The Manhattan basketball season is underway after the Jaspers defeated the New Jersey Institute of Technology 62-48 on Saturday afternoon.
With new head coach Steve Masiello transforming the players from last year's 6-25 team into what he thinks will be winners, here is a quick look at each player on the 2011-12 team.
Brutus trimmed his weight down to 200 pounds this offseason. Last year, he was strictly a shooting guard for the Jaspers, but he will be expected to share time as the point guard with sophomore Michael Alvarado and freshman DeCarlos Anderson.
Brutus did a lot of damage from beyond the arc last season, shooting 39.9 percent. He would go on streaks where he was deadly from long range. But in the season opener against NJIT, Brutus struggled, shooting 0-for-5 from three.
The Jaspers desperately need a couple of players to step up as outside shooters, and Brutus is the first guy they should go to.
Beamon was the No. 3 scorer (16.3 PPG) in the MAAC last season and earned himself a spot on the Preseason All-MAAC Second Team.
He is a great driver and does a good job of getting into the lane. He improved his jump shot over the offseason and should now be that much more of a scoring threat. At 6'4", he can play either shooting guard or small forward.
To start off his junior season, Beamon led the Jaspers with 15 points and 10 rebounds against NJIT.
Colonette missed last season after tearing his ACL, but the senior is off to a good start in his final year of eligibility. Against NJIT, Colonette scored 11 points and grabbed 8 rebounds.
More impressive than his numbers was the way he carried the team during the second half. During the Jaspers' 15-2 run, Colonette was forcing turnovers, getting rebounds, and shot 3-for-4 from the foul line.
Despite it being only his first year with Manhattan, he showed how much his experience can help down the stretch.
At 6'7", Colonette will have to try playing a little bit larger than his size for the undersized Jaspers. Against NJIT, he did a good job in the post and on the offensive glass, but he only had three defensive rebounds.
Brown had a great freshman year where he averaged 6.7 points per game, 7.1 rebounds per game, and 2.2 blocks per game. Throughout last season, he looked like he could be one of the premier big men in the MAAC.
However, he looked like a different player in the season opener. Although he took very good care of the ball last season, he committed four turnovers on Saturday. And after blocking 10 shots in an exhibition game against Adelphi, he had none against NJIT.
Everyone is entitled to a bad game, but these are not the types of games that Brown should be having on a regular basis.
Brown has the potential to put up double-doubles every night, but he has to get more involved mentally.
After starting at point guard most of his freshman year, Alvarado came off the bench on Saturday. Although he seems to be the best fit for the point guard position on the Manhattan squad, he can still add a lot of value if he continues coming off the bench.
Alvarado has a solid mid-range jumper and is also a fairly good defender. If he can improve his court vision and become a better distributor, he can fill the starting point guard position for Manhattan, which seems to be up in the air.
The most impressive thing about Andujar is that he plays much bigger than his size. The freshman forward is only 6'5", but he has the ability to play like he is 6'7" or 6'8".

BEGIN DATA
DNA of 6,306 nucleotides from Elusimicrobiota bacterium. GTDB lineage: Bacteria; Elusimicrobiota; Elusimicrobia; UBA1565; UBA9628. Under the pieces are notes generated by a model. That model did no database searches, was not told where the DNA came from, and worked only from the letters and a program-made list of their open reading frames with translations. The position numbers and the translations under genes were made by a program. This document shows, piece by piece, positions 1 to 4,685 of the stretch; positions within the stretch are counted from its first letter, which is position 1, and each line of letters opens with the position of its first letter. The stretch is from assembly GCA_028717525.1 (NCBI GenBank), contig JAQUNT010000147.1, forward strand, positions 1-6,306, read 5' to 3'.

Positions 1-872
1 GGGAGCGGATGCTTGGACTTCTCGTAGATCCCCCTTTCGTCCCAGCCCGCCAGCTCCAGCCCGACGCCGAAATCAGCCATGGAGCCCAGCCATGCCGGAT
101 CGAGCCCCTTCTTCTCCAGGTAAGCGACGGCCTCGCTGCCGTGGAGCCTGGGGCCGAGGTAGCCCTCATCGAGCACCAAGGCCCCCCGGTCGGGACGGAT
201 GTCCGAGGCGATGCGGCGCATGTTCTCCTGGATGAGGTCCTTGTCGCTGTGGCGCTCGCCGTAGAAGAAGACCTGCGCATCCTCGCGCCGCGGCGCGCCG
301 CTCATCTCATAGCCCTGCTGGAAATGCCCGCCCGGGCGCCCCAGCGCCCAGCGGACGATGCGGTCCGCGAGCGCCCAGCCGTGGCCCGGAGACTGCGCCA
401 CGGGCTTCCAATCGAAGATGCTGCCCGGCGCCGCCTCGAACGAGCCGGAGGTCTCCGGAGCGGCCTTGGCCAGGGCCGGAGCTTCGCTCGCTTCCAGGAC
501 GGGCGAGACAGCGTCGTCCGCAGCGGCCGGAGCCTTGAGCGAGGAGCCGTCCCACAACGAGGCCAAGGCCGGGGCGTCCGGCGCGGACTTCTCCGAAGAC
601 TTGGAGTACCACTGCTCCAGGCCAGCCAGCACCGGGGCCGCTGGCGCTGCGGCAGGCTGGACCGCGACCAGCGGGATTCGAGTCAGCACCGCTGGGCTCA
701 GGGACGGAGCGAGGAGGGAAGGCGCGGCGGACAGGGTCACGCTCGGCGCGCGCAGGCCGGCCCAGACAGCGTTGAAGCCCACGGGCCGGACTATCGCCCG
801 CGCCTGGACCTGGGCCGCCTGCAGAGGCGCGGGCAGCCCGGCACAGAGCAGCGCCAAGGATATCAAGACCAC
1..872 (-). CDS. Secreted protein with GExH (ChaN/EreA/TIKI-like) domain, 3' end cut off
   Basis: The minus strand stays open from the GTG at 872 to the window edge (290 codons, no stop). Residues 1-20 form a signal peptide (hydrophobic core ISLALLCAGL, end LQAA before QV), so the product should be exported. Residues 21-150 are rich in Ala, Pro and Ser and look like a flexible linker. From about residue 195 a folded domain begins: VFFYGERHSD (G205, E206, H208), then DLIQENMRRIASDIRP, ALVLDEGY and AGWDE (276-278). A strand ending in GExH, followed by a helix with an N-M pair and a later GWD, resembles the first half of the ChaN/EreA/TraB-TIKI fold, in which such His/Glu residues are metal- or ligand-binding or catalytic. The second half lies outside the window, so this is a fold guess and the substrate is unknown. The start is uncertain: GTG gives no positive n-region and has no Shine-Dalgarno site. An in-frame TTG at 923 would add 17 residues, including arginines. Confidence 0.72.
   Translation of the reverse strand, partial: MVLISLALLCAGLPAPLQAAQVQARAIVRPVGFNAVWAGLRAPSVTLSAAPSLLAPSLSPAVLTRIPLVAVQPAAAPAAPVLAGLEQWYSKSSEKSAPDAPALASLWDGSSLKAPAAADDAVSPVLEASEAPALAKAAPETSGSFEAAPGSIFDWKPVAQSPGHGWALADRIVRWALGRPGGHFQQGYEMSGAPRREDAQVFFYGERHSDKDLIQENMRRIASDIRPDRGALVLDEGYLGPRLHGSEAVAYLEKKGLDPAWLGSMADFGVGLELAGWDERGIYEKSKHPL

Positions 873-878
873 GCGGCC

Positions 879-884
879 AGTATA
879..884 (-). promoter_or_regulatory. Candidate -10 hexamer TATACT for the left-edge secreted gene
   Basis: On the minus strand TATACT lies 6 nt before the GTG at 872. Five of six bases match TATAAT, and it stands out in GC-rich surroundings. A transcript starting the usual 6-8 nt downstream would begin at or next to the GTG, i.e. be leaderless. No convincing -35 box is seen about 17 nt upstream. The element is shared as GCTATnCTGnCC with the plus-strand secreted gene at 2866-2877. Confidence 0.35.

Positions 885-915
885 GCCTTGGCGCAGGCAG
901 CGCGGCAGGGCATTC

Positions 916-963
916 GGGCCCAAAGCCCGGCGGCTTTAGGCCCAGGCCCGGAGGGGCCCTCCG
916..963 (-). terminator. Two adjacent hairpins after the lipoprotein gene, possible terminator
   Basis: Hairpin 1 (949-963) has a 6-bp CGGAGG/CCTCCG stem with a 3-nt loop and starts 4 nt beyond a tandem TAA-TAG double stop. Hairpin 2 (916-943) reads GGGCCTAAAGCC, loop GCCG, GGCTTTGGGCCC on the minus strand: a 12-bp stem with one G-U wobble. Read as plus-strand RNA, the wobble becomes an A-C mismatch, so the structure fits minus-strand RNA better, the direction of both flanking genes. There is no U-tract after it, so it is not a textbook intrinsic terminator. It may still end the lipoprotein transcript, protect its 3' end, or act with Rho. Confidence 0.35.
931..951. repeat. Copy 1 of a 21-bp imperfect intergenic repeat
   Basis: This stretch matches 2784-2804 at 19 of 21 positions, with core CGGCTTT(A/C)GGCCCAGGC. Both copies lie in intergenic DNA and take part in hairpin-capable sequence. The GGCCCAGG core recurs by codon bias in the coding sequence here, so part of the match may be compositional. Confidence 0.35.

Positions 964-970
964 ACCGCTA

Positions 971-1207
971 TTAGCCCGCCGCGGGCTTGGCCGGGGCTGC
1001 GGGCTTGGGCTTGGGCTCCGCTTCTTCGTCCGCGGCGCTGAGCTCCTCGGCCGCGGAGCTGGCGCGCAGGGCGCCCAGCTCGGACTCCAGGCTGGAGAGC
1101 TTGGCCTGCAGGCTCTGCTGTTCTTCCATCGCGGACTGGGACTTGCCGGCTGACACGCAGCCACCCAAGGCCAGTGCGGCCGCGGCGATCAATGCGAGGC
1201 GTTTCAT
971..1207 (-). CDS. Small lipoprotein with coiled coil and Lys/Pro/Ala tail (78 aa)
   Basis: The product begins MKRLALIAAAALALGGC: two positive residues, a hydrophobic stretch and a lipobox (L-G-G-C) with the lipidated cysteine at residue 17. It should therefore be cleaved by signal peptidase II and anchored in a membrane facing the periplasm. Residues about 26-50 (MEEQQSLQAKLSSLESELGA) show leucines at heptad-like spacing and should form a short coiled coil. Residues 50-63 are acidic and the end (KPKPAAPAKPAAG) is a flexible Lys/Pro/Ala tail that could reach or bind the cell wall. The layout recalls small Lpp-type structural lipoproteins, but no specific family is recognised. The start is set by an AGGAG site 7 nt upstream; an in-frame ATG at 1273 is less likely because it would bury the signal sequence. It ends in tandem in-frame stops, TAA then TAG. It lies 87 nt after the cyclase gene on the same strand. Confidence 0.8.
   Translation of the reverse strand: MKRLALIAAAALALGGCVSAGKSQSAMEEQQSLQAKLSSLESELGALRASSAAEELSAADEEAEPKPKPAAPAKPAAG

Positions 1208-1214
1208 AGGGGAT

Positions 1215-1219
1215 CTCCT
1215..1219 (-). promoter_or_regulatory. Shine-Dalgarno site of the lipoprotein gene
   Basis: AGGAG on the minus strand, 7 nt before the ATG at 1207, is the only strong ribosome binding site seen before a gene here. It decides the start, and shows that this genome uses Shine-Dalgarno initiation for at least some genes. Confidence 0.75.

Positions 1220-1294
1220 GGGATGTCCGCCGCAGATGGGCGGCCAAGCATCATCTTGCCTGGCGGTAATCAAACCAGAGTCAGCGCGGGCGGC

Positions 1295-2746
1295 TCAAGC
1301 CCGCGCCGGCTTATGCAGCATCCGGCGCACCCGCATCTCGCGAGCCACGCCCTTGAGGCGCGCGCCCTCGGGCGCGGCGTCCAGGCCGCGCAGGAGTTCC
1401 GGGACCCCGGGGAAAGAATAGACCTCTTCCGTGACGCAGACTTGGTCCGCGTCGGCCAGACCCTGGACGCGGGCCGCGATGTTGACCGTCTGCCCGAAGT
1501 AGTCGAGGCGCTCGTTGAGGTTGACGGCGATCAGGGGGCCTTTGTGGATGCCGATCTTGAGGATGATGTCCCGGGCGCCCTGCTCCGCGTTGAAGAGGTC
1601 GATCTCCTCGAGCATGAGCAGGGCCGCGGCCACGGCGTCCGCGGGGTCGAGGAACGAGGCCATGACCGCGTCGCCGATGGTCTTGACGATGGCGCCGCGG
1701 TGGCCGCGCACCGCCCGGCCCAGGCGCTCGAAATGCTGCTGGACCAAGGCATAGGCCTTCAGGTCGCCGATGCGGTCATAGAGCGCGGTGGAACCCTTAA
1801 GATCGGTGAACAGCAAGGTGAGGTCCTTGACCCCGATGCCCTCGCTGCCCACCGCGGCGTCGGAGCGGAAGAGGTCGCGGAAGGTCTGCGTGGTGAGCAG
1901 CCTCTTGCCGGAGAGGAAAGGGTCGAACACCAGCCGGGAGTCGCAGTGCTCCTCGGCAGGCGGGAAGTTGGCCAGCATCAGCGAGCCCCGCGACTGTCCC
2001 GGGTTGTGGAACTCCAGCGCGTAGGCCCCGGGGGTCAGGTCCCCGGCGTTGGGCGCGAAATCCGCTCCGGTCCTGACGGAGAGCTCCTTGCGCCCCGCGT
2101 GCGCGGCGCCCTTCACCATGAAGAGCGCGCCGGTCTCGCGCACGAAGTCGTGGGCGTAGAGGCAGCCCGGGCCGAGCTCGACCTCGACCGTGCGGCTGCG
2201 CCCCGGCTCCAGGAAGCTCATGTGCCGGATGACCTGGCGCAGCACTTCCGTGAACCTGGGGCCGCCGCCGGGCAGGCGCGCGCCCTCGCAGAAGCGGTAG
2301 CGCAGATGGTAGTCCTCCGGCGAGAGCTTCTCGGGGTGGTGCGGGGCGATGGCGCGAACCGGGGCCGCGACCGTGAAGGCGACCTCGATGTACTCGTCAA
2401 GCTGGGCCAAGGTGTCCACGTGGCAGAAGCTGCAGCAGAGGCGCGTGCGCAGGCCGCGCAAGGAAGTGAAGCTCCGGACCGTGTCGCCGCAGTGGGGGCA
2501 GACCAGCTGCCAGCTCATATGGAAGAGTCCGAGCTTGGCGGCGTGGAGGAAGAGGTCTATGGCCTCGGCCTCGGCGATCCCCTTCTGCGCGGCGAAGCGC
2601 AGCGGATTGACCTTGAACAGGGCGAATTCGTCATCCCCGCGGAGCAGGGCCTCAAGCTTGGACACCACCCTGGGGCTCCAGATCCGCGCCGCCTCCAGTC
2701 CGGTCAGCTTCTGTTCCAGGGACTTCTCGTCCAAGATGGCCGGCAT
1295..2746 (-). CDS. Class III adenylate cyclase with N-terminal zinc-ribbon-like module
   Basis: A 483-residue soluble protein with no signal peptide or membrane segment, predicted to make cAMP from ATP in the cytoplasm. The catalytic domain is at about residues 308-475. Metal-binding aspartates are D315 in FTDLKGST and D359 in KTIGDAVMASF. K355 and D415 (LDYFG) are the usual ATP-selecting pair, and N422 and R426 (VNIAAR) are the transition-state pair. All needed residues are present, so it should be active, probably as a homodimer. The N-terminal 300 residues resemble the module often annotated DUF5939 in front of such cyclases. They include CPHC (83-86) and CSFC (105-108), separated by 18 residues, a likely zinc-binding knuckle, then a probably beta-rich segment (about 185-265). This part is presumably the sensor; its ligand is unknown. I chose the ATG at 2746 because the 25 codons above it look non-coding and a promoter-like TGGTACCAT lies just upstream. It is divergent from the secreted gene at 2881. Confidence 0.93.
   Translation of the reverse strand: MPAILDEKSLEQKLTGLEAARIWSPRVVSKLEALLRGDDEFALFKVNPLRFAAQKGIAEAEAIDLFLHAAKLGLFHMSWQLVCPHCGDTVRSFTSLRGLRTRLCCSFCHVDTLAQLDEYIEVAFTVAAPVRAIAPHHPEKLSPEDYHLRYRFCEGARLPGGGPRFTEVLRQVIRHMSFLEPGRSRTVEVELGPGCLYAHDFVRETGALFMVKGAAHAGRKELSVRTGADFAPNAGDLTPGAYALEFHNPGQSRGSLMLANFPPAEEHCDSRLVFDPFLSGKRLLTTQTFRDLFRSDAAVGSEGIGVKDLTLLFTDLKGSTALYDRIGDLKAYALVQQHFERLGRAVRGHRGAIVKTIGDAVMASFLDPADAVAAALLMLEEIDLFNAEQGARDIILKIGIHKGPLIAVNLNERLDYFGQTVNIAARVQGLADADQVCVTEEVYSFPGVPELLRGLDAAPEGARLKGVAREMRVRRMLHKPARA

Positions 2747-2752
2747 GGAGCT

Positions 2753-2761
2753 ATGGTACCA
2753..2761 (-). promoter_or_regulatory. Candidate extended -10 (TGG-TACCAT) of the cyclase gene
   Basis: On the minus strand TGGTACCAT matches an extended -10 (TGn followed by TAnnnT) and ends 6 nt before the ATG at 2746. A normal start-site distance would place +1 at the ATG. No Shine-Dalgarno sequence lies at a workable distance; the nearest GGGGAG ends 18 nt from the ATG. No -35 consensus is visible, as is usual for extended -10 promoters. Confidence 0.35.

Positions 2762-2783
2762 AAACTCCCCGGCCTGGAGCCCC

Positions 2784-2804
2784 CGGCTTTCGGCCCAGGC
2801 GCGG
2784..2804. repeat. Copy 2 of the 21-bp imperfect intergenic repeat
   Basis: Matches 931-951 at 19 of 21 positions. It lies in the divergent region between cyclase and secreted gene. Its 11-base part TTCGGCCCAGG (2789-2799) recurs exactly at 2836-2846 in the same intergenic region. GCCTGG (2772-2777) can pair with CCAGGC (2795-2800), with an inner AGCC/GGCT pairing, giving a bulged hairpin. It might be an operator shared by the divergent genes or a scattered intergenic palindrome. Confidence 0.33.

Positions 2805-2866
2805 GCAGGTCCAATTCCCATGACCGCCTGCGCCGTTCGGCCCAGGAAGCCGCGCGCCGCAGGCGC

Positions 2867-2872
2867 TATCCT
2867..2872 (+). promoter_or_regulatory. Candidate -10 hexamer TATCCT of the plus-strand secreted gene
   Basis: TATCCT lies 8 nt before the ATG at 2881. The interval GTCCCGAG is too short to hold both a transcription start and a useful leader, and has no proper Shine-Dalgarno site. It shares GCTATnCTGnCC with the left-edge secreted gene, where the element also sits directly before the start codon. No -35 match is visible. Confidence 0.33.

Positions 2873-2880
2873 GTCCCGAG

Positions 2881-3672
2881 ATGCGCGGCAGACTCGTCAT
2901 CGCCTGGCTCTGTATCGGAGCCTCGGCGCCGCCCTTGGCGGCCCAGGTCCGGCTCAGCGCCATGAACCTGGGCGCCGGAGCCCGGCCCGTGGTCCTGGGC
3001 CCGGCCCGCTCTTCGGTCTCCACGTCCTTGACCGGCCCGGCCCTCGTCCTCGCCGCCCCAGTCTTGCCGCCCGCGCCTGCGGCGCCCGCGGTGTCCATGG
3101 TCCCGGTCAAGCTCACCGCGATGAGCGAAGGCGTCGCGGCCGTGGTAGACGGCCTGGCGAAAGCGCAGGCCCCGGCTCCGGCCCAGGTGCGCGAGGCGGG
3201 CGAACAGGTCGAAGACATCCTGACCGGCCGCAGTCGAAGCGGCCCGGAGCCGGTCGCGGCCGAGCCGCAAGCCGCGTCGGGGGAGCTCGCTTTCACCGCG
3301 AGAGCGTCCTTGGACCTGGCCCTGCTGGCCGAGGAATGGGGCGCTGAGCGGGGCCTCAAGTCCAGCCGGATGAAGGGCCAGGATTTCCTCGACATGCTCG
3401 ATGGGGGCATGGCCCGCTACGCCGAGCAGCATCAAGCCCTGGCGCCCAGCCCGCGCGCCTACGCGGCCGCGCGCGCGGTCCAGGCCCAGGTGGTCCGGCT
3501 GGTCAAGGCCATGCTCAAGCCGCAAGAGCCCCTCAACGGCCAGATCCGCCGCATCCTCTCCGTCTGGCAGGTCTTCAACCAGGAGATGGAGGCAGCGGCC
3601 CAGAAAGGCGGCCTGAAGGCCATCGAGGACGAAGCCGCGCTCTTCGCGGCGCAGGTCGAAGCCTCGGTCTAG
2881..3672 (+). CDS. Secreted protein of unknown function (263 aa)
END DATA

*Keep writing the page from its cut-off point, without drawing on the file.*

He played good defense against NJIT, forcing a steal off the press. He also did a quality job of drawing fouls and shot 5-for-6 from the charity stripe.
Overall, he is the most impressive freshman through one game.
Kates is known mainly for his three-point shooting. During the first half on Saturday, he struggled to knock down shots, but he made a pair of big three-pointers with a sweet stroke in the second half.
He has great confidence for a freshman and was determined to continue shooting throughout the game on Saturday.
As he gets more experience, Kates' shooting should improve and, hopefully, he will fill out his game, allowing him to contribute in more areas.
Koita has never been known as an offensive specialist, so it was no surprise that he only scored four points on Saturday.
Koita's leaping ability allows him to be a solid rebounder, and he is also a quality defender. If he sticks to his role and does not try to do too much on offense, he can be a valuable asset for the Jaspers this season.
Although Laue gives the Jaspers some size, the fact that he has only one hand limits his effectiveness.
He can step in so that other members of the frontcourt can get some rest and maybe get a few rebounds while doing so. Other than that, don't expect much from him this season.
Coulibaly is practically ineffective while on the court. However, he does add a good energy on the bench.
Anderson played only a couple of possessions in the season opener.
As a senior in high school, he had a significant role for the Virginia state champions last season, and he is reputed to be a solid point guard.
With the Jaspers thin at the point guard position, Anderson should eventually get some solid playing time.
McCoy was very unimpressive against NJIT. The 6'8" forward was uninvolved on both ends of the floor throughout his six minutes of playing time.
The Jaspers hope that McCoy can become an outside shooting threat, and they could really benefit from having him fulfill that role.
There is still no exact timetable for when Sommerfeldt will be healthy enough to play for the Jaspers. But once the Norwegian shooting guard does, Manhattan should have another three-point threat.
At 6'6", Sommerfeldt will give the Jaspers some size, too.
McCabe-Moran will likely not play a huge role for the Jaspers this year. However, he can make some three-pointers every once in a while.